“Some more coffee?”
“Just a skosh more, please.”
“These brownies are so delicious!”
“I add a skosh of cayenne pepper to the batter.”
Skosh is a fun and informal term for a small amount or a little, but its origins are mighty surprising.
During the occupation of Japan at the end of World War II, US forces borrowed some vocabulary from Japanese. One word was sukoshi (寡し, 少し), meaning “little” or “few,” variously used of quantities, time, and distances. Americans dropped the u and i, yielding skosh.
US fighters brought skosh over to the Korean War in the early 1950s and then back home. The Oxford English Dictionary first cites the word in Arthur Norman’s 1955 article in American Speech, “Bamboo English: The Japanese Influence Upon American Speech in Japan.” Norman used “Bamboo English” for a Japanese-English pidgin servicemen were developing over there, though the term had been previously used in a 1929 article about a pidgin that emerged after the American-Philippine War.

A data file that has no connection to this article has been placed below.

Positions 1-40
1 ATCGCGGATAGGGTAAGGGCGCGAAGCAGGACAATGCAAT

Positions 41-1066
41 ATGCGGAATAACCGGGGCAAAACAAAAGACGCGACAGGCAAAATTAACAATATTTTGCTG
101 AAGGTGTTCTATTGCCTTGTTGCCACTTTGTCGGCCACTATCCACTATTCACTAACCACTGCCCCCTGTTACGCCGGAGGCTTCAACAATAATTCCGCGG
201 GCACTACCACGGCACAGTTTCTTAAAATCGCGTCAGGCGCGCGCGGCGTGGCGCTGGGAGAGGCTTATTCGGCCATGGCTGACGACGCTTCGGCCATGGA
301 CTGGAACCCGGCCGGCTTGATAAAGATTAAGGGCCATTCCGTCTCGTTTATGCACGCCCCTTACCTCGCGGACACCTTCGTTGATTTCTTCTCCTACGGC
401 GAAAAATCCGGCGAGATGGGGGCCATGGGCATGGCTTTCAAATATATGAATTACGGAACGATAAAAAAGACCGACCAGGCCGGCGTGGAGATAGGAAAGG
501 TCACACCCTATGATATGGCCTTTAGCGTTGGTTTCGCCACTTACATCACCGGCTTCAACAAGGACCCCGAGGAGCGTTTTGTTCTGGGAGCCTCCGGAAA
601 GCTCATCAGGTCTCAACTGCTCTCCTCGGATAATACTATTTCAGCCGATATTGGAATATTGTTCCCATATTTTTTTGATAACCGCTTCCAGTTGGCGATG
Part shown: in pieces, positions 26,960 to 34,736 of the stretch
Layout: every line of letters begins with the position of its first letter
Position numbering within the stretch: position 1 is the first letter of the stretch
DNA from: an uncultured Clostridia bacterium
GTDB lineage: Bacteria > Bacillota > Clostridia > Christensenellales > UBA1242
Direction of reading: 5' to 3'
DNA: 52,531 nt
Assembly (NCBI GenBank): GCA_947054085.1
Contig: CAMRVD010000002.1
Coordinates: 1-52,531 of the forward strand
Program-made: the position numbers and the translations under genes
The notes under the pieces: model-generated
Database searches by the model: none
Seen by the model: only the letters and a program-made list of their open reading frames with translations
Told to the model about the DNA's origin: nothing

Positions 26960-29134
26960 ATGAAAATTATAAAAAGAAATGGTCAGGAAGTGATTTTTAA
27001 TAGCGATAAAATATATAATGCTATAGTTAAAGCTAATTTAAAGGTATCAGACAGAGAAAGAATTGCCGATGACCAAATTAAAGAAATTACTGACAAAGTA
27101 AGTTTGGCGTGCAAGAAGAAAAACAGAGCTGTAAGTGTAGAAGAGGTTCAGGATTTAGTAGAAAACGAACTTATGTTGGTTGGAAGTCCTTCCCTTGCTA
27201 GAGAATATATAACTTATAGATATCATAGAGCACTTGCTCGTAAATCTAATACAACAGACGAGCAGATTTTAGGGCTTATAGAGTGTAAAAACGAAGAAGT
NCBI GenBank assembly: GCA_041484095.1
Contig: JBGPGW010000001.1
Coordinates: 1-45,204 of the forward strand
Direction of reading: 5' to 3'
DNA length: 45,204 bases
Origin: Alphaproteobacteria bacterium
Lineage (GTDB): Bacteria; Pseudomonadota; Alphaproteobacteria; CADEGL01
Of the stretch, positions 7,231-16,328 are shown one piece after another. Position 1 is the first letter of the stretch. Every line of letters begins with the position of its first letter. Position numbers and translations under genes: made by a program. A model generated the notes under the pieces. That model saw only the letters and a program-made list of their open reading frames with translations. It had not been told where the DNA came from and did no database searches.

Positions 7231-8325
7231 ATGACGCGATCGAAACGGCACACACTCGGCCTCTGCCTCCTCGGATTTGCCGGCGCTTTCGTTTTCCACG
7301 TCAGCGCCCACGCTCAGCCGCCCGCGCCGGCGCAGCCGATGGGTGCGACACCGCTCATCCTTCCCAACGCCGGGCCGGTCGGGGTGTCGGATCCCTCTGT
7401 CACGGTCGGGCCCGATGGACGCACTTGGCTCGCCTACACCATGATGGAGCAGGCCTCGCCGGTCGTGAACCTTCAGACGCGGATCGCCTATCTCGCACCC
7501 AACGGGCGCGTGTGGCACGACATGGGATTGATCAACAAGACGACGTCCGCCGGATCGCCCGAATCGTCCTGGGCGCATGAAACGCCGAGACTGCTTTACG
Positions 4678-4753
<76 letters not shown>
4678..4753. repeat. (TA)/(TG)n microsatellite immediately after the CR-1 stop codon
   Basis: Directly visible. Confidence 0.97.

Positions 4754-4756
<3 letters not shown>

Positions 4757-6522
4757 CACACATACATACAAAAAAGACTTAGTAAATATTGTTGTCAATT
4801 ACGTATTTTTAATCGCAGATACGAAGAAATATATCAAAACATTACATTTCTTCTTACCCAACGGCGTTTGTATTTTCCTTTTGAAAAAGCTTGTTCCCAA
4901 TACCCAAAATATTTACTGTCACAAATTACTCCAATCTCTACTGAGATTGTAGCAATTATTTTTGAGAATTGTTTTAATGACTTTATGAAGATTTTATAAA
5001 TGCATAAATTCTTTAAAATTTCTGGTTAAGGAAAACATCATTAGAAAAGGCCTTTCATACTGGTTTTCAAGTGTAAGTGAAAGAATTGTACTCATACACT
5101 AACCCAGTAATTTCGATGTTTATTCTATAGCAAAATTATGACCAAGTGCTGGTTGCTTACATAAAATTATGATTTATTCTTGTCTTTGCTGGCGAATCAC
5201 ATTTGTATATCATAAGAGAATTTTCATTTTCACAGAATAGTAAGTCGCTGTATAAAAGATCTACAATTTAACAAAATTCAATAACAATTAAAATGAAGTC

Bamboo English employs sukoshi ‘few, some’ and its antonym takusan ‘plenty,’ both of which are forthwith made into two-syllable words, dispensing with the voiceless Japanese u.
After detailing a handful of other such borrowings, Norman concludes that few:
…can be expected to remain lasting contributions to the American language. It is a pity that ichiban, sukoshi, takusan, chotto, matte, dozo, anone, benjo, and mus will not enjoy a similar immortality [to loans like sayonara], but linguistic survival has been and remains governed by the laws of the jungle.
I suspect Norman would be a skosh more than pleased that sukoshi, in its own small way, lives on.